This opinion will be unpublished and

may not be cited except as provided by

Minn. Stat. § 480A.08, subd. 3 (1996).




Southwest Suburban Broadcasting, Inc.,

et al.,



Cove Communications, Inc.,


Norwest Bank Minnesota National Association,


Filed March 4, 1997

Reversed and remanded

Peterson, Judge

Hennepin County District Court

File No. 966467

Stuart Williams, Alan C. Eidsness, Henson & Efron, P.A., 1200 Title Insurance Company, 400 Second Avenue South, Minneapolis, MN 55401 (for Appellants)

Joe Walters, Olivia W. Walling, O'Connor & Hannan, 700 Baker Building, 706 Second Avenue South, Minneapolis, MN 55402-3003 (for Respondent Cove Communications)

Richard Thomson, Lapp, Laurie, Libra, Abramson & Thomson, One Financial Place, Suite 1800, 120 South Sixth Street, Minneapolis, MN 55402 (for Respondent Norwest Bank Minnesota National Association)

Considered and decided by Parker, Presiding Judge, Peterson, Judge, and Foley, Judge.[*]



Southwest Suburban Broadcasting, Inc. appeals from a judgment that dismissed its action and awarded damages to Cove Communications, Inc. We reverse and remand.


Appellant Southwest Suburban Broadcasting, Inc. (SSBI) is a Minnesota corporation. Its sole business is the ownership and operation of radio station KCFE-FM. Appellant Raymond O. Mithun, Jr., is an officer, director and shareholder of SSBI. Respondent Cove Communications, Inc. (Cove) is also a Minnesota corporation. Cove owns 15% of SSBI's stock.

An agreement between SSBI and Cove gave Cove the option to sell its SSBI shares to SSBI and/or its shareholders and obligated SSBI and/or its shareholders to purchase the shares. The agreement provided:

The purchase price for Cove's ownership interest shall be fifteen percent (15%) of the fair market value of the station, as if for sale, as determined by an independent appraisal of the station, or at least THREE HUNDRED THOUSAND DOLLARS ($300,000.00), whichever is greater. * * * Within ten (10) days after Cove gives notice to SSBI that it is exercising its option to sell its ownership interest in SSBI * * * Cove and SSBI shall each select one independent media appraiser who shall jointly select a third independent media appraiser and the three media appraisers shall, within ten (10) days thereafter, by majority vote determine the fair market value of the station, as if for sale at the time of appraisal or, if the said media appraisers fail to agree by majority vote on a monetary market value, then the three highest values of the said appraisers shall be added together and then divided by three and the resulting monetary market value shall be determined to be the fair market value of the station for the purposes of this agreement, as amended.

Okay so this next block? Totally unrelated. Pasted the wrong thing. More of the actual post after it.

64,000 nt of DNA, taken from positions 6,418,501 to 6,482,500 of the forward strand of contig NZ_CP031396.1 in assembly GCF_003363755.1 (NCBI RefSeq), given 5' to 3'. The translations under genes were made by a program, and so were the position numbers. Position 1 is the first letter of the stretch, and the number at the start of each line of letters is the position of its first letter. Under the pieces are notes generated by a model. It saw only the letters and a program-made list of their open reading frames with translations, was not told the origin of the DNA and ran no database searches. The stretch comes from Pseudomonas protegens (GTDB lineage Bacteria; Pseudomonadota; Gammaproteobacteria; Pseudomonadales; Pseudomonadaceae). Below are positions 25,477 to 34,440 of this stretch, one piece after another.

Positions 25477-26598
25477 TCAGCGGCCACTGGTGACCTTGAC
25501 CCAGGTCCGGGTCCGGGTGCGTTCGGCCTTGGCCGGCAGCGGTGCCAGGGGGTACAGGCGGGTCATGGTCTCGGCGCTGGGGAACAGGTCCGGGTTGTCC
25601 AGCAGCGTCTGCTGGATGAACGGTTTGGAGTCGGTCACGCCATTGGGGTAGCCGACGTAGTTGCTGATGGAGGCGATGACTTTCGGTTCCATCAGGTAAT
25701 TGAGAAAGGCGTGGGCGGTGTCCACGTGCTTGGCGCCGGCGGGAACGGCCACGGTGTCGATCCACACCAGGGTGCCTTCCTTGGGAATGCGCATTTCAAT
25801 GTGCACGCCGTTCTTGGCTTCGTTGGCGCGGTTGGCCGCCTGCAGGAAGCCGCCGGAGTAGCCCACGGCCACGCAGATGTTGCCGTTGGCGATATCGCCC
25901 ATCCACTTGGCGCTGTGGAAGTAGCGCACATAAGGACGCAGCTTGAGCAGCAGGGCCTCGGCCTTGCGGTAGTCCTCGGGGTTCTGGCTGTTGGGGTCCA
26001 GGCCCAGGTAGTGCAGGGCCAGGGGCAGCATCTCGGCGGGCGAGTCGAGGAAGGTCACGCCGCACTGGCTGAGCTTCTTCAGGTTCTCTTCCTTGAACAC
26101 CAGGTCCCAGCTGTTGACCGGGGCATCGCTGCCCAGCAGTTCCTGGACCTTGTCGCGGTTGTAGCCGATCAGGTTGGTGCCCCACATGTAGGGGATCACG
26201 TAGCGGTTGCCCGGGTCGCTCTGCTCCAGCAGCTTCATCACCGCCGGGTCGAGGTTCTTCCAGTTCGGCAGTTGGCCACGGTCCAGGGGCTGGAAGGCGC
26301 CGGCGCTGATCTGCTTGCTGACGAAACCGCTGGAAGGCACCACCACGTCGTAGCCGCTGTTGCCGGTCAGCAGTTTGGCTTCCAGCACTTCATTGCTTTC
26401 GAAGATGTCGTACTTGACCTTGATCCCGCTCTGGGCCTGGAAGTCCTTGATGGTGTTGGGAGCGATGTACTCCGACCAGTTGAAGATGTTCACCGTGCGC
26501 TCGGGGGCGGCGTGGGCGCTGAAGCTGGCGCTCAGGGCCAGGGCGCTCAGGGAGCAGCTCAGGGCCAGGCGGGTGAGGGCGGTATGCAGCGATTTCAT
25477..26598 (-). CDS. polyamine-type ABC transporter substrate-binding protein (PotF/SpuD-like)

A guarantee and pledge agreement between Mithun and Cove secured SSBI's obligations to Cove with stock owned by Mithun. The stock was held in escrow by Norwest Bank.

In January 1996, Cove exercised its option to sell and three appraisers were selected to determine the fair market value of the radio station. When the appraisers were unable to agree by majority vote on a monetary market value, each rendered an individual appraisal. One appraisal was for $6,250,000, the second was for $6,000,000, and the third was for $3,000,000.

Cove demanded that SSBI pay Cove $762,499.95 (15% of the average of the three appraisals submitted by the appraisers) for Cove's SSBI stock. SSBI and Mithun refused to pay and commenced a declaratory judgment action seeking a declaration that (1) Cove is not entitled to payment based on the three appraisals, (2) SSBI's failure to pay Cove's demand is not a default under the agreement or under the separate guarantee and pledge agreement, and (3) Cove is not entitled to payment in excess of $300,000 in the absence of appraisals that adhere to the requirements of the agreement. When Cove demanded the escrowed stock, SSBI and Mithun amended their complaint to add Norwest Bank as a defendant. After the pledged stock was deposited with the district court, Norwest Bank was dismissed as a party.

Cove did not answer the complaint. Instead, Cove moved (1) to dismiss the action for failure to state a claim upon which relief can be granted and (2) for judgment on the pleadings. After a hearing, the district court granted both motions and judgment was entered dismissing SSBI's action and awarding Cove $762,499.95.



In reviewing cases dismissed for failure to state a claim on which relief can be granted, "the only question before us is whether the complaint sets forth a legally sufficient claim for relief."